While all those rose posts were going on, I was fighting to save the newly planted cherry trees from a gopher who moved in last Friday night.
Saturday morning I noticed the tell-tale mounds and put the trap out immediately. A few hours later, the gopher had filled the trap with soil and dug more tunnel. I reset the trap. The next morning, the gopher had once again filled the trap with soil. Uh oh. A smart gopher. I went to Home Cheapo for another trap--they didn't have them. They did have "gopher gassers", which is a dynamite type stick you light and shove down the tunnel. It produces poison gas to kill the gopher. Brutal, yes, but I had cherry trees to save.
I tried a couple of gopher gassers, and no luck. More mounds of soil and tunnels. One was right under one of the cherry trees. Some of the Ligustrum I planted back last fall were also now in danger. The next day, I tried more gassers, and reset the trap, too. Tuesday morning the trap was sprung. Gopher inside. But still alive. It wasn't dead in there. It was stuck in there. Oh, dear. Now what?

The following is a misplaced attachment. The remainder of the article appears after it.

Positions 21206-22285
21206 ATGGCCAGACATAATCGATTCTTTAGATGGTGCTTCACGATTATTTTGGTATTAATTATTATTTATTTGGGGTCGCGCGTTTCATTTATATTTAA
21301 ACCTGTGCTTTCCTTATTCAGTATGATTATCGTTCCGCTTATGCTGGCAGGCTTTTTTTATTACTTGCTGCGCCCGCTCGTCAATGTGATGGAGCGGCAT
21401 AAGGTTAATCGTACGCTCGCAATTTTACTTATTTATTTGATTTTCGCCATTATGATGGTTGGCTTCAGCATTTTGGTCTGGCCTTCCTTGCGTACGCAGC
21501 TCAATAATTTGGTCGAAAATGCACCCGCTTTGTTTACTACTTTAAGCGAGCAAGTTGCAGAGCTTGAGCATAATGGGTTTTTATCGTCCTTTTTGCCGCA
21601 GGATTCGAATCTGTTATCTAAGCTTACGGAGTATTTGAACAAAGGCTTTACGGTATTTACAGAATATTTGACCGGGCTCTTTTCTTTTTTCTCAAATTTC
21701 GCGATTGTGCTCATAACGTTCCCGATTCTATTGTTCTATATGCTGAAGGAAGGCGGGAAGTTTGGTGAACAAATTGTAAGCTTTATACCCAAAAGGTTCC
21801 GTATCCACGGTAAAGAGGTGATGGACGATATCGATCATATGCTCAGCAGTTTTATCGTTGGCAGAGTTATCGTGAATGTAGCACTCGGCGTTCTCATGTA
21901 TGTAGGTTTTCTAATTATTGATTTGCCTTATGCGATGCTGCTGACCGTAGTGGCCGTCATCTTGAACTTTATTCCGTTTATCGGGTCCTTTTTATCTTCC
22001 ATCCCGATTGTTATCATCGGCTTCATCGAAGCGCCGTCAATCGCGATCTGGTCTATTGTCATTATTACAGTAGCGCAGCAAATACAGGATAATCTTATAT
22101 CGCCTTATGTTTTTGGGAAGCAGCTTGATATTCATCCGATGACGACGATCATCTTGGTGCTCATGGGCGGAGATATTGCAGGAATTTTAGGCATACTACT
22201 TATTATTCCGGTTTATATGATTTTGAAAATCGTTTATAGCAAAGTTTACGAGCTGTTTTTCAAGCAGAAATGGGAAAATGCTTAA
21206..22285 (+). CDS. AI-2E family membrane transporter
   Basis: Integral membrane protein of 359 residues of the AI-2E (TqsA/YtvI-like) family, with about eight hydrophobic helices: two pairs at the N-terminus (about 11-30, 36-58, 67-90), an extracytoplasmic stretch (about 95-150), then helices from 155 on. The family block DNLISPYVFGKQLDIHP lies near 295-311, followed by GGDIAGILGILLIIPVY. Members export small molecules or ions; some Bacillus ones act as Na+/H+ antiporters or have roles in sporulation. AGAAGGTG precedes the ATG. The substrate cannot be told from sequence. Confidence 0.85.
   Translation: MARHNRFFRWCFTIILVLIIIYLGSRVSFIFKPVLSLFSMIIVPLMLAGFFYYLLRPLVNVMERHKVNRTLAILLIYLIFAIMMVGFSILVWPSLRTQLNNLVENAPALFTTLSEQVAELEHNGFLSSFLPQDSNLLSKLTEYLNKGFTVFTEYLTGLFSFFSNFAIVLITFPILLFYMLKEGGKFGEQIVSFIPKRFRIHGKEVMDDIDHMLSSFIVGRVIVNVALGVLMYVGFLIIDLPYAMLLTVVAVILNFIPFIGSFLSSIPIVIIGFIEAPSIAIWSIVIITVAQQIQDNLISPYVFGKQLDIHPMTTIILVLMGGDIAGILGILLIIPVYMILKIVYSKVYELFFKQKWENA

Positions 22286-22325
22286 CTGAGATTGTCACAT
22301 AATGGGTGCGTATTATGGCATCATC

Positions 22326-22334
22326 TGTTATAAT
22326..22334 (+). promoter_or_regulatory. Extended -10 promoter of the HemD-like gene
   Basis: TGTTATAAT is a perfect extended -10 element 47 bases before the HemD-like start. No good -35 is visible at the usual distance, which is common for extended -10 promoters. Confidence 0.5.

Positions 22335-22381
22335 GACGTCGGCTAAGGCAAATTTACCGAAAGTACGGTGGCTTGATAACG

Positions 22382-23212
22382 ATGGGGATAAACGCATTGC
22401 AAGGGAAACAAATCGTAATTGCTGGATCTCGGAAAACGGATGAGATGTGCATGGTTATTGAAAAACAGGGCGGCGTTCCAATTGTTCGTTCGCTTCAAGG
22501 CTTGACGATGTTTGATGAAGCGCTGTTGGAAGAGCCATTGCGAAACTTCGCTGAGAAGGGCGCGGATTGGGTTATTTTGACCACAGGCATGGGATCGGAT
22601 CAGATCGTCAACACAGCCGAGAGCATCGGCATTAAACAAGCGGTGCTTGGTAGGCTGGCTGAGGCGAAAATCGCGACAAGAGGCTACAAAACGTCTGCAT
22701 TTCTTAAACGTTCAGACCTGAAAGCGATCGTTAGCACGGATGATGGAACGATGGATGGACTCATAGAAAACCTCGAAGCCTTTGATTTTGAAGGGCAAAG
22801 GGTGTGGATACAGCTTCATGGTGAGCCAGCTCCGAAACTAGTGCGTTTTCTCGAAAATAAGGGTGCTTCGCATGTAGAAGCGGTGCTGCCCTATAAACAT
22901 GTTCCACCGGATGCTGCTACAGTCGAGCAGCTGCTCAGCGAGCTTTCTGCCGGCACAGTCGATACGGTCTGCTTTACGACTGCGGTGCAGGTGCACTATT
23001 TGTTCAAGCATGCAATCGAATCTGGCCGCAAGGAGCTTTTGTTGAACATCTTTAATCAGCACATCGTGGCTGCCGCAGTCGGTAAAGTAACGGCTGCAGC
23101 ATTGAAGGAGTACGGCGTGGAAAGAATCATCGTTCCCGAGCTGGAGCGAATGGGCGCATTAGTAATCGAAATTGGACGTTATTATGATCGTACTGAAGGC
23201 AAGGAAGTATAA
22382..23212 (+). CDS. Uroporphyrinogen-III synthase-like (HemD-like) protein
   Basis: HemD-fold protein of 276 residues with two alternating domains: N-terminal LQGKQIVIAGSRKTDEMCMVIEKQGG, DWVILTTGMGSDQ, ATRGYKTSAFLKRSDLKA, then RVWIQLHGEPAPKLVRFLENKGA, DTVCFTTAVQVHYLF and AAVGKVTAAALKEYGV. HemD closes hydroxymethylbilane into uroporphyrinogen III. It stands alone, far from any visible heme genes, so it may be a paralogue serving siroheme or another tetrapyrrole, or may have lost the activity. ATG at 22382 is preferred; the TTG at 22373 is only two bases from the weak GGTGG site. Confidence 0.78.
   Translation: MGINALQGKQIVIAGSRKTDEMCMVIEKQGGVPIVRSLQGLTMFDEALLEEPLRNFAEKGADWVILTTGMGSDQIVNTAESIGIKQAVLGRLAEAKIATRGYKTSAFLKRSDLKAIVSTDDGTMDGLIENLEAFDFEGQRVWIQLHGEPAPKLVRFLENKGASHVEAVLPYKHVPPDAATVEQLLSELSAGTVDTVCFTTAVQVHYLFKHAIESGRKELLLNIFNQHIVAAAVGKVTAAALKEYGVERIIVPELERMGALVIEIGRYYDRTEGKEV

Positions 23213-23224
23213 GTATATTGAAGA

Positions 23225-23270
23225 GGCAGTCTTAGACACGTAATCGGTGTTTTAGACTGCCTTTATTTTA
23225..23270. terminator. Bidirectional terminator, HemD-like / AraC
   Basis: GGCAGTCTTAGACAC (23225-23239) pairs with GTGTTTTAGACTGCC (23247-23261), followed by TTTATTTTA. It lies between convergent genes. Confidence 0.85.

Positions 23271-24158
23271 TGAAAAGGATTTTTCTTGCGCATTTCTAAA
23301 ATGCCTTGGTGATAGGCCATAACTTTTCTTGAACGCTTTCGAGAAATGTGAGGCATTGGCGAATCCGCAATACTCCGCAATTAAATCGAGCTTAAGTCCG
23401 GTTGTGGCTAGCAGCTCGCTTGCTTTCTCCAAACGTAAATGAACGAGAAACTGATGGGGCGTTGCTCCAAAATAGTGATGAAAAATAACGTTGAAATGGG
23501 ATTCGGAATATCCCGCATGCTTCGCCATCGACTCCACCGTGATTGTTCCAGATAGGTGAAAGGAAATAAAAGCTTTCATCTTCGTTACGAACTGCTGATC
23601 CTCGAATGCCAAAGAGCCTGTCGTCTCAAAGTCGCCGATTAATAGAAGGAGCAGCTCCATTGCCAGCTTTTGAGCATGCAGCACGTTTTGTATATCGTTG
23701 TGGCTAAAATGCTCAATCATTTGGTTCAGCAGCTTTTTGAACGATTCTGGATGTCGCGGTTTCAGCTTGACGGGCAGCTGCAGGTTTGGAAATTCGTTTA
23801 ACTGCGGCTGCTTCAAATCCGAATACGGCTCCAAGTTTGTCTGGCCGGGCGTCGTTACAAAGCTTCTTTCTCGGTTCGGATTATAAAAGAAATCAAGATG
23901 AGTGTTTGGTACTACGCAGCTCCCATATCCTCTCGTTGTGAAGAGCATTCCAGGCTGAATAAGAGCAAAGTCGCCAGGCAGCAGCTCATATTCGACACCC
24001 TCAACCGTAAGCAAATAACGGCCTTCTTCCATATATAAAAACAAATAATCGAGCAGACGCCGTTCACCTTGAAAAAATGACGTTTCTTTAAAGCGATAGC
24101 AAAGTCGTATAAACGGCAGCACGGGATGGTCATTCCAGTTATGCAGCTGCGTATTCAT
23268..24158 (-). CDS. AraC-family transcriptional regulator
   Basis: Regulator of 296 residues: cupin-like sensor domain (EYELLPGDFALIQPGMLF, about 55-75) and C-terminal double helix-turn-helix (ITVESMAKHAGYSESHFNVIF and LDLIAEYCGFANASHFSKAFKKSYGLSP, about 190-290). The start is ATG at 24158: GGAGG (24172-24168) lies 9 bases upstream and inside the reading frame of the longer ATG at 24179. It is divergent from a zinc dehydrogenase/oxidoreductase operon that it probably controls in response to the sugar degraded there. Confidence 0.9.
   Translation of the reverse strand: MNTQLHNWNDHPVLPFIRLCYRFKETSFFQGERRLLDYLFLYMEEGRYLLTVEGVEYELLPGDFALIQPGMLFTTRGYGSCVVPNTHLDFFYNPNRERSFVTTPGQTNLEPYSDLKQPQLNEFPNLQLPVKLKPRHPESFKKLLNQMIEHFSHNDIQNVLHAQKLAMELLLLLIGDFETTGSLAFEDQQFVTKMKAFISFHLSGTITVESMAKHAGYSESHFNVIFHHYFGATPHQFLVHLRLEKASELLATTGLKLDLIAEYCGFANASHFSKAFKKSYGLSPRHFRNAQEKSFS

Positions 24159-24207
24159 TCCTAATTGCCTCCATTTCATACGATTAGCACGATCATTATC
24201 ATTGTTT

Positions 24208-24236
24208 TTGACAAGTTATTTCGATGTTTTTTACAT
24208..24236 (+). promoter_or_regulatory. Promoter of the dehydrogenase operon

I ended up taking a long walk with a gopher stuck in a gopher trap. Arriving at an uninhabited area of Eucalyptus, I dropped the gopher off. It was not in the greatest of shape having been stuck in a trap for quite a few hours, but it was walking. It turned and bared its big yellow buck teeth at me, and before ambling off, gave me a look that appeared to be a mix of equal parts terror, loathing, and bewilderment. I felt the same.
One always turns to the garden for comfort. Aloe ferox is in glory:
A. cameronii and Yucca 'Bright Star' shine:
And there's much hoped-for A. marlothii! That structure appears so quickly. Two days ago it wasn't there.
The cherry trees, by the way, are fine.